Looking for a musical for the whole family that will not break the bank? The answer is Theatre East’s “Devil and the Deep,” a new musical retelling of Robert Louis Stevenson’s children’s classic, “Treasure Island.”
The big name in the production is Graham Russell of Air Supply, who wrote the music and lyrics with Katie McGhie. Melissa Bell wrote the book and additional lyrics.
The show basically follows the plot of the novel, albeit with some modifications. Stevenson’s story, written for his stepson, omitted women except for Jim Hawkins’s mother. “Devil and the Deep” includes a number of female characters, one of whom is a pirate. The Playbill contains a history of women pirates as well as a glossary of the antiquated seafaring terms.
At the beginning, Jim Hawkins (Ethan Gabriel Riordan) and his widowed mother (Raissa Katona Bennett) are operating the Admiral Benbow Inn in Bristol, England, during the middle of the 18th century. One night, a mysterious sailor named Billy Bones (Kire Tosevski) appears with a chest he zealously guards. Bones warns Jim to beware of a one-legged sailor. After receiving a vague threat from the blind Pew (Kyle Minshew), Bones suddenly dies. It’s unclear if the cause is the confrontation with his former confederate or Bones’s excessive rum drinking.
Jim discovers some gold coins, jewels, and a map in Bones’s trunk. He shows it to family friend Captain Smollet (Bill Newhall), who agrees to set sail for the Caribbean in search of the treasure. Against his mother’s wishes, Jim goes along as the cabin boy of the Hispaniola.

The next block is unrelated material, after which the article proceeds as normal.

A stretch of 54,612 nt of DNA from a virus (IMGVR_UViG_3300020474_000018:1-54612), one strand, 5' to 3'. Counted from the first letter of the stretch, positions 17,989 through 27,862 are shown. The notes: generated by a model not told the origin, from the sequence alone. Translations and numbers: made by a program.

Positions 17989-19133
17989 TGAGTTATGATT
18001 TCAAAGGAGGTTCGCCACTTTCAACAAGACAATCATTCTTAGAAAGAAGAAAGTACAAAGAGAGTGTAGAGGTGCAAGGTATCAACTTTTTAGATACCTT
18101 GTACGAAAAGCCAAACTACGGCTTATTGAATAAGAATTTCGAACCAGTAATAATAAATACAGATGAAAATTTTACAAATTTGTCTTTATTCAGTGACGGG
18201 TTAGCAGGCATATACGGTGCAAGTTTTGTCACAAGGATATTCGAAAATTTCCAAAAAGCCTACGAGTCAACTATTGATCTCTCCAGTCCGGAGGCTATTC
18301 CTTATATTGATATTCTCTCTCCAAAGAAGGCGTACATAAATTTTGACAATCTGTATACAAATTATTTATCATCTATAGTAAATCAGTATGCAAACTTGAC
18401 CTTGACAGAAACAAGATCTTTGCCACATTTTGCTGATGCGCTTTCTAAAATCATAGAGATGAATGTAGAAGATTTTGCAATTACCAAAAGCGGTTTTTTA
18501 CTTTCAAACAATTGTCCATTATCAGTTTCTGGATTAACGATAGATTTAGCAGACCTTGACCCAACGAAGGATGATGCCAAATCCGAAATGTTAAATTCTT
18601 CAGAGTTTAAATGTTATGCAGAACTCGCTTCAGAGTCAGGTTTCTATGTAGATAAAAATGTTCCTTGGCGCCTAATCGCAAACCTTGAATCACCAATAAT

Smollet’s second-in-command is Mizzy Hands (Lisha McKoy) and the cook is the one-legged Long John Silver (Eric Coles), a likeable character with a parrot named Cap’n Flint on his shoulder. Silver befriends Jim, but he turns out to be the pirate Bones was worried about. When the ship reaches Skull Island in the Caribbean, Silver leads a mutiny, killing one of the loyal seamen.
On the island, Jim finds Benita Gunn (Courtney Shaw), marooned on the island three years earlier. (In the novel, the character was Ben Gunn; in this version, Benita is supposedly his daughter.)
After some vigorous fighting (choreographed by Alex Reed), the mutineers are defeated. Jim returns to England, where he has an emotional reunion with his mother. Shortly afterward, he learns that the amiable villain Silver escaped from custody.
Theater 3, in the modest digs that also house the Mint Theater, manages to do a lot with limited space and resources. The two-man band is a piano and guitar duo and the parrot Cap’n Flint is a puppet held by the expressive Skyler Volpe (who gets to sing a rollicking song with a Jamaican accent).
The foot-stomping choreography (somewhat reminiscent of Steven Hoggett’s work in “Once” and “The Last Ship”) is by Sarita Lou. There is also a dolphin puppet that swims across the stage, carried by the graceful Kalyn West. She also plays Annie and is a member of the ensemble. The puppetry design is by Tanya Khordoc and Barry Weil of Evolve Company.
The score is tuneful and the cast members put over their songs with panache. Lisa Devine’s direction keeps the action moving, although there is a bit of overacting by Bones and Pew in the first act. Riordan is a find as Jim Hawkins, although he is a bit older than those usually seen in the role. Coles is younger and concededly blander than most of those who have played Long John Silver, which include Wallace Beery, Robert Newton, and Charlton Heston.
‘Devil and the Deep’
311 W. 43rd St.
Tickets: 212-239-6200 or TheatreEast.org
Running Time: 2 hours (one intermission)
Closes: June 27